Red Palm in the Morning

August 23, 2014

Heriot cover

The use and effects of red palm oil moved one POW to verse.  Guy Heriot was an internee first at Changi and then at Sime Road.  He wrote about his captivity in Changi Interlude which also included the poems he wrote at the time.  Many of the poems took a gently humorous line on the food and other privations of internee life.  My father would have enjoyed them very much.

 

Red oil in the morning

Is waiting for you;

If you don’t want your portion,

You know what to do.

 

But lap it up nicely,

Though it may appall:

You’d get Brimstone and Treacle

At Dotheboys’ Hall.

 

Mild Laxative action,

So some will not stay;

But what you retain is

Your Vitamin A

 

It cleans up your Scabies,

Pellagra and Sprue:

Red Palm in the morning

Is waiting for you.

 

 

 

 

 

 

 

 

 

 

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Red Palm Oil

May 4, 2013

Outside of the United States red palm oil is one of the most widely consumed oils in the world. Rich in vitamins and antioxidants it is a popular dietary supplement and cooking oil.  On the other hand, it is also used in the manufacture of cosmetics, lubricants and ink.

It certainly had its uses for the POW along with other miracle fare such as hibiscus leaves, rice polishings and Marmite.

At Kranji there were lectures on red palm oil.  My father was there and naturally took copious notes.   He listed the oil’s many uses (from soap making to dog food), devoted a whole page to the process by which it was made and quoted the lecturer (a Major A.C. Smith) as saying that it “until recently” it had not been considered edible.  Well, quite.

(In fact, red palm oil was being consumed especially in West Africa where, as a 1932 article in the Biochemistry Journal noted, it had much the same function in the diet as olive oil had in Europe.)

Clearly, red palm oil was a bit of an acquired taste.  In Wartime Kitchen, Wong Hong Suen notes that it had previously been used for lighting lamps.  It had “an unpleasant smell and an acerbic taste.”  Both could be mitigated somewhat by adding soda (used for washing clothes) to the boiling oil.  Still, in a time of acute shortage the civilian population found it both cheap and widely available.

The oil available at Changi and Kranji was apparently of a fairly crude variety.  I can only imagine what it tasted like though my father never said much about that.  Along with many of his fellow POW, no doubt, he was more concerned with its after effects.  Here is one typical note from Kranji.

Red Palm Oil

The noticeable augmentation of Red Palm Oil to our diet (particularly in the morning porridge) resulted in a considerable loosening of the bowels.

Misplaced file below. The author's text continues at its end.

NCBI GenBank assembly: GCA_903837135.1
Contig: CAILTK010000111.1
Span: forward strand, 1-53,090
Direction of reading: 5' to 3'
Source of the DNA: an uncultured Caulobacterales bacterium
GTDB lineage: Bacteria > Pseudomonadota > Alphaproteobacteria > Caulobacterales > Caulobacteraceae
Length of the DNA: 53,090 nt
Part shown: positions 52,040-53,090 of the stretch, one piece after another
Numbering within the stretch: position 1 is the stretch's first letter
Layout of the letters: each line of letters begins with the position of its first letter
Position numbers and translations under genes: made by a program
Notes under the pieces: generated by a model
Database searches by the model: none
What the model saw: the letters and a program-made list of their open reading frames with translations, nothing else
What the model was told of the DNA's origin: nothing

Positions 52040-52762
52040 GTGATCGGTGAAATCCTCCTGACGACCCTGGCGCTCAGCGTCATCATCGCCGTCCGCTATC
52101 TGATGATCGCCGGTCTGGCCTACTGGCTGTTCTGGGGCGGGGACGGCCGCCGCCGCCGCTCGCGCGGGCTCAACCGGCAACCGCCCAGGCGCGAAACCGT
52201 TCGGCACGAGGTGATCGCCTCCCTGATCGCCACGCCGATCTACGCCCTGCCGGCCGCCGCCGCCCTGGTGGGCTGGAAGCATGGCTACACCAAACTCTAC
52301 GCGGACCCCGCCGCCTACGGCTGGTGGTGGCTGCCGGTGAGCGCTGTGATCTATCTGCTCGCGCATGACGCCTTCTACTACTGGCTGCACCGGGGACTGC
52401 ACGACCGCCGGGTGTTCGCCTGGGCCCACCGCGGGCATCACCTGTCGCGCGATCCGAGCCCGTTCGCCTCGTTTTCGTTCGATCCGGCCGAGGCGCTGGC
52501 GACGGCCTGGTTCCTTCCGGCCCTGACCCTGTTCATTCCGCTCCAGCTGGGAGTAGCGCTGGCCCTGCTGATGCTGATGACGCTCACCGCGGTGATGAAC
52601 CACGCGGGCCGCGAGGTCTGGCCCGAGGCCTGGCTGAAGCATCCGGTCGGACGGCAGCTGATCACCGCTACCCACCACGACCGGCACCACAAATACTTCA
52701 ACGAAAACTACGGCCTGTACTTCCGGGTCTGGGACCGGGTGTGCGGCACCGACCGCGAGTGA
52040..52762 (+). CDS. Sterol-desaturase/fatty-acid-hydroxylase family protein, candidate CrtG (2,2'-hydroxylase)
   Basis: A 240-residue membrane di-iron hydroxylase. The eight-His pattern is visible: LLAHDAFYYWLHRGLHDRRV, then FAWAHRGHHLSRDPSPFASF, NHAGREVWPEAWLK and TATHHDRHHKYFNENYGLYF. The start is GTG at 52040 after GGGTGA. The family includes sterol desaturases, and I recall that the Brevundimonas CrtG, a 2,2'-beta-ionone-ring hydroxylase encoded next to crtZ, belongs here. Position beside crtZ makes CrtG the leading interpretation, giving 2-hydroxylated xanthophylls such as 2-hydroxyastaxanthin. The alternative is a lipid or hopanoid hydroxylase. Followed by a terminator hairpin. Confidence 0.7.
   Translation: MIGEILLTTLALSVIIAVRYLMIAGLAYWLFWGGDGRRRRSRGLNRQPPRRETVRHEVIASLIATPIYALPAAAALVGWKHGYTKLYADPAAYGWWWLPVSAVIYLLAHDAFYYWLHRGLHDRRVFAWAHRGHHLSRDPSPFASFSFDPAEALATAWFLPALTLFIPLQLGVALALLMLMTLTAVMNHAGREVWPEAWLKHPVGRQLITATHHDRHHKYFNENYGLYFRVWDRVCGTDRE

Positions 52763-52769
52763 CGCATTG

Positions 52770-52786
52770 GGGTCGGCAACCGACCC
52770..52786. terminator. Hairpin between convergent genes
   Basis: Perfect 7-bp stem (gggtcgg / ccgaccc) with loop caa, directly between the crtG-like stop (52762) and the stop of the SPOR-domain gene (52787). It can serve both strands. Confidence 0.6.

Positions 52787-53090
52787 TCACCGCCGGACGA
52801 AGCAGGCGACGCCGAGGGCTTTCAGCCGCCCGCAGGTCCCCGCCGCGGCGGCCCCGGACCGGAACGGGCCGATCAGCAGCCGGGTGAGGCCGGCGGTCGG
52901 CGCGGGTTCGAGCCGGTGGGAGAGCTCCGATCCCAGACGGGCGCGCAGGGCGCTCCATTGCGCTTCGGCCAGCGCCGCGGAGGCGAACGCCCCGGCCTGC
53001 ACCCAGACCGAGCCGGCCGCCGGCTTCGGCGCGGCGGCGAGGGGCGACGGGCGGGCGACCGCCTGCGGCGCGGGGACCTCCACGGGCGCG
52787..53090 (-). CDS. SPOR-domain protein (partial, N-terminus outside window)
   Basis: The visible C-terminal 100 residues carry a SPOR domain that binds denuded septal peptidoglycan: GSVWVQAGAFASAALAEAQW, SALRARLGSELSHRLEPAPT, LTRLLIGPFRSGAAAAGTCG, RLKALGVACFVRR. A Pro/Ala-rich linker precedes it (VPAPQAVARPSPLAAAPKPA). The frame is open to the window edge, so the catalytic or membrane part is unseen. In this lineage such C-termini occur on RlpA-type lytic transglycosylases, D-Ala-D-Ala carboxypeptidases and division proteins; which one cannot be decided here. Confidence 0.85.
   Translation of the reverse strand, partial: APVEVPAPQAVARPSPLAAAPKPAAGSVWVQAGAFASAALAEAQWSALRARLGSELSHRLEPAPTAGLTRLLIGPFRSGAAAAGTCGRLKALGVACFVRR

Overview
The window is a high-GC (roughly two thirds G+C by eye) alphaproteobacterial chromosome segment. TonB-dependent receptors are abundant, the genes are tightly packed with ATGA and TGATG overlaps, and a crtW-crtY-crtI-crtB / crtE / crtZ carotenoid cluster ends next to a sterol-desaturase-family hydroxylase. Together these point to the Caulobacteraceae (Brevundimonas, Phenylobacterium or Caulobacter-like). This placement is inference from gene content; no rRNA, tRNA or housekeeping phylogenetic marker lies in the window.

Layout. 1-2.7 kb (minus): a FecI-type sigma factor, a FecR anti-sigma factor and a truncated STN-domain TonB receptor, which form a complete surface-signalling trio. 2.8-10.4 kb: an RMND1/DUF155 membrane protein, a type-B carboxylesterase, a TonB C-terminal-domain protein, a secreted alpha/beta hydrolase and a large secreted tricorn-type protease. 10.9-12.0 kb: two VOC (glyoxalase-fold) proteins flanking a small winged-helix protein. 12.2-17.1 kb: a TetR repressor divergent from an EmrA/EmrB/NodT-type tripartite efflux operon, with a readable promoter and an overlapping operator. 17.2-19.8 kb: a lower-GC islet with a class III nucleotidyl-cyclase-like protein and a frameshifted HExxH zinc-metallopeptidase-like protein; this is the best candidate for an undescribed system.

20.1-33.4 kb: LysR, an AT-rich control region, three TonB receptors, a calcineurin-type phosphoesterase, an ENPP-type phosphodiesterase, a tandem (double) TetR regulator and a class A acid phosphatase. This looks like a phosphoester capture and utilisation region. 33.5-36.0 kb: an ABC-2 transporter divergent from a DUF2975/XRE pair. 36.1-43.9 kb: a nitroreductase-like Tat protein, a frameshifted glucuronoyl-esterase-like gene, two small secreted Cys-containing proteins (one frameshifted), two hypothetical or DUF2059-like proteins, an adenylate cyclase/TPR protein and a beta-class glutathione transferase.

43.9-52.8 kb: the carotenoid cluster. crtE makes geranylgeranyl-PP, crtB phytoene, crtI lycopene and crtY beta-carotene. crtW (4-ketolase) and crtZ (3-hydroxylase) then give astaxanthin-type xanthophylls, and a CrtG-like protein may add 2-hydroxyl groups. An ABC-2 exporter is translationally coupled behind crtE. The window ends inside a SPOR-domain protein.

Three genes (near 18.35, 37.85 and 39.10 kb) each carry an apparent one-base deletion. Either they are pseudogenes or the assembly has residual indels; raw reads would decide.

By eating this oil in excess of the usual quantities it is found to have a beneficial effect on the healing of skin abrasions.  When at one time such sores took days to heal (if they did not develop into tropical ulcers) they now seem to heal without any ill effects.

By September 1944 conditions at Kranji were clearly very poor.  As my father’s notes during the first three months following the move from Changi were not dated there is no way of telling from them whether the situation had been bad from the start or had deteriorated over the summer.  Either way, the first dated notes were from September.   They make grim reading.

By then, he wrote, the POW at Kranji were living “a day to day, hand to mouth existence.” No planning was possible.  Rations, never adequate, were at starvation levels.  “Now virtually living on rice, greenstuff & water.” Cherished embellishments such as fish oil, sugar, salt and pepper were “almost negligible” while “dogs, cats, toadstools & swill gleanings are devoured as ‘lagis’” (the POW term for second helpings of rations derived from the Malay word for ‘more’).  In short, it was now “not so much a matter of staying healthy as keeping alive.”

My father had written well over a thousand pages of notes by this time but at no point had he described such levels of deprivation and desperation despite the fact that he would have been no stranger to either.

I have often wondered about this.  When he was on Tekong Island in February 1942 he managed to write not one word about the invasion that narrowly bypassed him preferring instead to describe the bedbugs beneath his feet rather than the bombardment above his head.  On one level this may have been a simple reflection of the fact that the world of nature interested him more than the world of people.  Could this in turn have produced a sort of insouciance that inoculated him from the horror?  Perhaps he simply preferred not to dwell on such things.  To this extent his almost obsessive note taking may have had as much to do with emotional distraction as mental discipline, if such a distinction makes sense.

Or perhaps he had come to the conclusion that he no longer had anything more to lose.

Dying and Living

October 29, 2011

Meals by Brian Spittle

The content and tone of my father’s notes changed somewhat during his last year of captivity. For the first time he started to reflect on his condition and references to food – or the lack of it – became very common. Until recently I had associated this shift with his move to Kranji. Conditions there were worse than at Changi and while the end of the war could now be contemplated what this would mean for him and his fellow POW was far from obvious.

Still, a more careful reading indicates that the shift began (or at least was first expressed) in March and April 1944 a few weeks before the move to Kranji.

Why this was so, I cannot say for sure. But this was a time of deteriorating conditions and morale at Changi. The Japanese were tightening their control over camp life and imposing new restrictions and regulations. And POW who had been more or less distributed across the Changi promontory were now required to move to the immediate vicinity of Changi gaol. On top of this, many thousands of prisoners were returning from upcountry and the collective nightmare of the Thailand-Burma railway. Many of them were in very poor condition.